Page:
What kinds of content do people run on their screens?
While the content mix remains as varied as last year, one pretty amazing change is the decline of screens using custom full motion video. Whereas last year over 16% of respondents reported using custom video exclusively, with another 60% or so reporting they used it frequently, this year only 10% reported using custom video exclusively, with just over 50% reporting they used it frequently. Between the two numbers, that's about a 16 percentage point decrease in custom video use, which seems pretty remarkable to me. Meanwhile, custom image use is up a bit, as is dynamic template use. Thankfully, dynamic ticker use is down.
How much does all this content cost?
One thing we haven't done is a formal analysis of content production costs, partly because it's a giant pain to get arbitrary quotes for imaginary projects, but mostly because we work with so many content production companies that I really don't feel comfortable declaring what content "should" cost, as much of it is very subjective.
That said, during a review of last year's article I did notice a comment from Jim Hickman at a company called VideoBillboard.net (which produces content for digital signage networks), where he explained:
When you speak of digital signage content, our company has some experience designing effective creative messages. Over the past 10 years we have created hundreds and hundreds of custom messages. As far as cost goes the average design time is 5.3 hours and the ads are done in flash and Photoshop of course.I know this is only a single data point. But since nobody has offered up any similar information, and I haven't gone around asking for quotes, I'll use it to illustrate a point: content production doesn't necessarily have to break the bank. This is important, since once you start your digital signage network, you'll have to feed it fresh content pretty much forever. But let's look at what happens to a single spot generated in 5.3 hours at various hourly pricing levels:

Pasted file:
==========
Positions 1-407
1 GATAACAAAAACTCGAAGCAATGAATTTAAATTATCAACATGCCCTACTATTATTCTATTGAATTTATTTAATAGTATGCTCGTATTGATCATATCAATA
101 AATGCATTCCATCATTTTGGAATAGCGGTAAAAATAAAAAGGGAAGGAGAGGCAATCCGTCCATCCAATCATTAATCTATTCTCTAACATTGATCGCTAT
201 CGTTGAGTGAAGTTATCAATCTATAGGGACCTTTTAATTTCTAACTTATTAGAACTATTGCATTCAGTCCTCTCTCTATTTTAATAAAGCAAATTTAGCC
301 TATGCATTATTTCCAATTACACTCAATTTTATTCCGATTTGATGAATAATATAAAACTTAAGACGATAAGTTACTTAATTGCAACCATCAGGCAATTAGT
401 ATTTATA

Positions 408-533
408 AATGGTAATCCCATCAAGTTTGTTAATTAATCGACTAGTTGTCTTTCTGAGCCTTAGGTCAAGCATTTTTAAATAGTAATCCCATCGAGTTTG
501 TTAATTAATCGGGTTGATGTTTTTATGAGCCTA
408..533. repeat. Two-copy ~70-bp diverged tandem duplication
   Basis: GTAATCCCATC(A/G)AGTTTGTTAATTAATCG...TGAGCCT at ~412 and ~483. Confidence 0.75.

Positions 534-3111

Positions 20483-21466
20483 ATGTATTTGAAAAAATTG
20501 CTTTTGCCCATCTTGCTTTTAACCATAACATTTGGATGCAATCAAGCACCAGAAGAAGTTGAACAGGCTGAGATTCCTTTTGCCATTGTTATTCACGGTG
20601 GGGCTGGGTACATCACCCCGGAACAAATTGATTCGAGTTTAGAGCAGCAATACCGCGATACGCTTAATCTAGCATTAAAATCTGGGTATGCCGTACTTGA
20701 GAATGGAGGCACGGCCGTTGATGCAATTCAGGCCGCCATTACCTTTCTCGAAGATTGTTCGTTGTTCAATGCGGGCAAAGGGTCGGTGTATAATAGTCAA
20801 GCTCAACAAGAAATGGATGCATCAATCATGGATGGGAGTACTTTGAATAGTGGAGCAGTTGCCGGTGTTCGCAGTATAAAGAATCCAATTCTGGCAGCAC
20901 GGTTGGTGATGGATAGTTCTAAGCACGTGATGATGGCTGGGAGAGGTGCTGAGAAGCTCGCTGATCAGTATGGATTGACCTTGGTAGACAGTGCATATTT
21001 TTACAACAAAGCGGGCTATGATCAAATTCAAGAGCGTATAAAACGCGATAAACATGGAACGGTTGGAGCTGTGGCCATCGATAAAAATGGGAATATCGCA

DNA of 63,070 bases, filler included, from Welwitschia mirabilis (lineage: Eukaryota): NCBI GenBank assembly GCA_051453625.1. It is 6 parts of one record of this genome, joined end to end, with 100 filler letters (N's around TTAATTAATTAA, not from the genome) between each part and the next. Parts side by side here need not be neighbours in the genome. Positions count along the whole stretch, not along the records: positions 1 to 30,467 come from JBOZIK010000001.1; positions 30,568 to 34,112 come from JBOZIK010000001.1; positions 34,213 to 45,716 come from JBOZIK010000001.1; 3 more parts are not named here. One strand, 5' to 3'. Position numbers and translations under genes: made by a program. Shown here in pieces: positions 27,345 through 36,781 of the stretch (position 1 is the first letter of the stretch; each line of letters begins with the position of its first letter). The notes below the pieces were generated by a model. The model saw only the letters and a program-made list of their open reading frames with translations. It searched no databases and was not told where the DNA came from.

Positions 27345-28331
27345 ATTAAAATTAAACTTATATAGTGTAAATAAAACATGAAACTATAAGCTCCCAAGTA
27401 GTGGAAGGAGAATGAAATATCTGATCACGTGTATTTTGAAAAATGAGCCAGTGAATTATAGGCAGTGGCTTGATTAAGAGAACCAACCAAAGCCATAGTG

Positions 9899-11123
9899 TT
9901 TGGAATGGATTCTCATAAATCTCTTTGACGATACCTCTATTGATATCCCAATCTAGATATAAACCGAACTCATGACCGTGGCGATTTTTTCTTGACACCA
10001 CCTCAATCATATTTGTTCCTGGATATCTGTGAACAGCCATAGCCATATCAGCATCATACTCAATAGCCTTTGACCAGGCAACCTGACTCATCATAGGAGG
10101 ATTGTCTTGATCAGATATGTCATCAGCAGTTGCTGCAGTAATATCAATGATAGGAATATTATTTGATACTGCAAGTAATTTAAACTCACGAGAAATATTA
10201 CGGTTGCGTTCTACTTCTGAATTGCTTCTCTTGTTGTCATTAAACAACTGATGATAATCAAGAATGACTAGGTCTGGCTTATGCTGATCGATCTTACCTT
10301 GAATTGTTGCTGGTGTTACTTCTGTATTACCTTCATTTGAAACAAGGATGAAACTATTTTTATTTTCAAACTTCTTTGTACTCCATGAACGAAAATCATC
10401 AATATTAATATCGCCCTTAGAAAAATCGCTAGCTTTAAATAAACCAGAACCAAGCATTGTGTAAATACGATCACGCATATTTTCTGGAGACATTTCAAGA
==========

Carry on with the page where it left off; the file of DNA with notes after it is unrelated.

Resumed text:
You'll pay varying amounts depending on whether you get your neighbor's friend's kid to make your spots for $15/hr or hire a professional for twice that (or more). But then again, the quality of those two outputs will likely be different too.
What's the future of content?
As we see the use of video fall (and let's face it, five years ago 90% of digital signage networks were probably exclusively using full motion video), something will have to take its place. My guess is that dynamic content will end up filling the void. While Adobe Flash at one point had a stranglehold on that market, dynamic HTML has made a strong showing, and will no doubt become even more prevalent as more digital signage players become capable of displaying HTML 5 content. That said, there's plenty of room left for still images, and various flavors of dynamic text, since the 2011 digital signage content mix appears to be just as varied as the 2010 mix was.
The good news is that as more content becomes dynamically updateable, the overall price of content production should go down, since the expensive bits (like full motion video or 3D) can be generated once, and then altered or repurposed via dynamic controls. And actually, there really isn't any bad news. Over the past year, more content houses have become familiar with the unique presentation challenges of DOOH networks, there have been more educational undertakings to explain how to design effective digital signage content, and more end users are recognizing that you can't simply put up recycled TV commercials and expect to see great results. When you think about it, that's a win for network owners and viewers alike.
What other content trends would you like to see us cover? Leave a comment and let me know!